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The most overlooked and important piece of equipment in a dental implant practice

Calling priorities into question

Consider this question – what do you think is the most important piece of equipment in your implant practice?

You might respond that it is your implant motor or CT scanner, for example. But the truth is that the most important piece of equipment you have is the telephone. After all, how much use are your – admittedly very effective – clinical tools if patient calls do not translate into consultations and then treatment uptake?

It is perhaps an overused phrase but it is as true today as it was when it was first coined – you never get a second chance to make a first impression. And for many potential patients that first point of contact is over the phone. With this in mind, what do you and your team need to do to make this critical interaction work for you?

First of all – and perhaps goes without saying – your receptionist needs to answer quickly in this fast paced world. A patient caller may wait for 10 rings but they will most likely be a bit fed up by the time they hear a voice at the other end; three of four rings tends to be the maximum that may be considered providing a good level of customer service. This is also true of email enquiries too!


When it comes to those first few words, your receptionist simply needs to sound friendly and polite while letting the caller know to whom they are speaking. Many a dental patient feels anxious at the idea of visiting the dentist, especially if they are putting themselves forward for a complex treatment plan, so this can be very reassuring. No matter how bad your day is going, deviate from this at your business’ peril!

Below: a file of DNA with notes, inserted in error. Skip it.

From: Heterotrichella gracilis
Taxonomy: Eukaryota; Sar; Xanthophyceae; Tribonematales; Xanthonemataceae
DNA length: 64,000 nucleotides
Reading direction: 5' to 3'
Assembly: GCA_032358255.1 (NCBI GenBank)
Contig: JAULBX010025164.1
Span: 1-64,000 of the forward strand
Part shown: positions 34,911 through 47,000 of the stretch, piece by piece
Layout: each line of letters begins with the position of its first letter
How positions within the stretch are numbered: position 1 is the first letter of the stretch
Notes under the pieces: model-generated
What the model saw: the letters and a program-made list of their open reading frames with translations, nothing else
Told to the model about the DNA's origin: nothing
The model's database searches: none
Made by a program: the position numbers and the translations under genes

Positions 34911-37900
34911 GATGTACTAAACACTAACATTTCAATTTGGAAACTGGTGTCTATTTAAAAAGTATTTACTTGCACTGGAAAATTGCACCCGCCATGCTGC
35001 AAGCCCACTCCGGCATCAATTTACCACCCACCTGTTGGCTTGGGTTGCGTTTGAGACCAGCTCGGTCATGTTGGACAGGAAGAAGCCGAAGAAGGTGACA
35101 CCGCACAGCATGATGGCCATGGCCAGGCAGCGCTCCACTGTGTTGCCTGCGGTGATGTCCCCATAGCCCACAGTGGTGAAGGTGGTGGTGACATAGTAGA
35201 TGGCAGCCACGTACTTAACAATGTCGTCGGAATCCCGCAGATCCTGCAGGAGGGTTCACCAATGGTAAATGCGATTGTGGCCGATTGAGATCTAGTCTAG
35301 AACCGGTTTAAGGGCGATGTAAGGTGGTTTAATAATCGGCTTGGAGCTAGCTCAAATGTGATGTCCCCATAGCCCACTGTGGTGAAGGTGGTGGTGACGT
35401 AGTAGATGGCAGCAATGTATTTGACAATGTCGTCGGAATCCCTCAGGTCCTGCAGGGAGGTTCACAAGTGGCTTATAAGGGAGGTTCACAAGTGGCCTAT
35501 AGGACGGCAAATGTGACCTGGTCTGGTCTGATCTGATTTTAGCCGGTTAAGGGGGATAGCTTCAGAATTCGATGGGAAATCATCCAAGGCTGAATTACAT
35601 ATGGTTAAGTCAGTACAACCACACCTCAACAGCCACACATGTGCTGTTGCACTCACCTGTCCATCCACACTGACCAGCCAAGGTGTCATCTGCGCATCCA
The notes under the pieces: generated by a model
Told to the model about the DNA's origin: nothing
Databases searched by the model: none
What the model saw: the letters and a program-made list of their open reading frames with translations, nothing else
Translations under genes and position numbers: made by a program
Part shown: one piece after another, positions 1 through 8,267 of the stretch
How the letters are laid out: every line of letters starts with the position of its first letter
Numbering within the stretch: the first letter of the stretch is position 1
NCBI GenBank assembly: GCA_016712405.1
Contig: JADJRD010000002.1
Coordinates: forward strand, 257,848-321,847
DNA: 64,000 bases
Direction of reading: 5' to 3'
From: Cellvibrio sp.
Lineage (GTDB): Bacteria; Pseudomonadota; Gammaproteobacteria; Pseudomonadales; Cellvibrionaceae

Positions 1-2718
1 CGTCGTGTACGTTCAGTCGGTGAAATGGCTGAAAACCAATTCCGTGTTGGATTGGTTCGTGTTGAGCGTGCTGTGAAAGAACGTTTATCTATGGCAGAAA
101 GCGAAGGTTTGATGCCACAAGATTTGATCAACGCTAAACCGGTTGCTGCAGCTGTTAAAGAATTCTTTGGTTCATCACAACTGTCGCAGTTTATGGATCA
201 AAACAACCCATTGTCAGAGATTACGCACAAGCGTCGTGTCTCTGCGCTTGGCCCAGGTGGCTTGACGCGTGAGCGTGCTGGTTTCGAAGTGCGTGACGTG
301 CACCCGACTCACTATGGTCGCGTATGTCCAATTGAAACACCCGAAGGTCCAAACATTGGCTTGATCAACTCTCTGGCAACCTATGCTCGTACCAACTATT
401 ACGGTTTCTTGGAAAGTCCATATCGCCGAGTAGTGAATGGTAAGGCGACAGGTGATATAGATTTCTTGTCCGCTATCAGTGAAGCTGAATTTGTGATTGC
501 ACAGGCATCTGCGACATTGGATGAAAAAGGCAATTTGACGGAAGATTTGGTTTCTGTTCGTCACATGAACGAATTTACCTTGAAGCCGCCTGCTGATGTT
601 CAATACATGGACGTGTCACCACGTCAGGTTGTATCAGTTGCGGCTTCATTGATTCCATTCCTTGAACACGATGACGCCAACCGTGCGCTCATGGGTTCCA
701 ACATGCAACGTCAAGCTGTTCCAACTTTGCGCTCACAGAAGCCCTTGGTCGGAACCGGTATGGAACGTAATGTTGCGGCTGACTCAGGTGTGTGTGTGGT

Clearly, following the greeting, things are going to get a bit more involved, which is why having a telephone script and practising it may reap great rewards. It offers the dental team an added layer of confidence and keeps potential patients on the phone for longer so that you can offer them a valuable level of information.

Consider this example of what not to do:

Caller: Could you tell me please how much one implant costs?

Receptionist: We charge from £950 upwards.

Caller. Thank you. Goodbye.

Chances are that you will never hear from this person again because all you have managed to communicate is the price (which, let’s face it, to most patients is not deemed cheap), rather than the much more important value of an implant.

Consider this instead:

Caller: Could you tell me please how much one implant costs?

Receptionist: I wish I could easily tell you the cost, but the truth is that each implant is as unique as our patients, so first let me get a little more information from you and then we can look at how to move forwards to help you in what you want to achieve.

By doing this, you have started the process of switching the patient’s mind-set from price to value, communicated the importance of each and every patient to the dental team, and opened the door for them to tell you what they want from treatment.


Follow on appropriately and you may well manage to book a consultation appointment for them with the dentist.

Of course, you can’t convert every patient but if your auxiliary staff are prepared for the more common calls, you will be ahead of the game to offer patients valuable and valued implant treatment at the same time as building the practice.

Watch a free webinar: Dental practice branding guide

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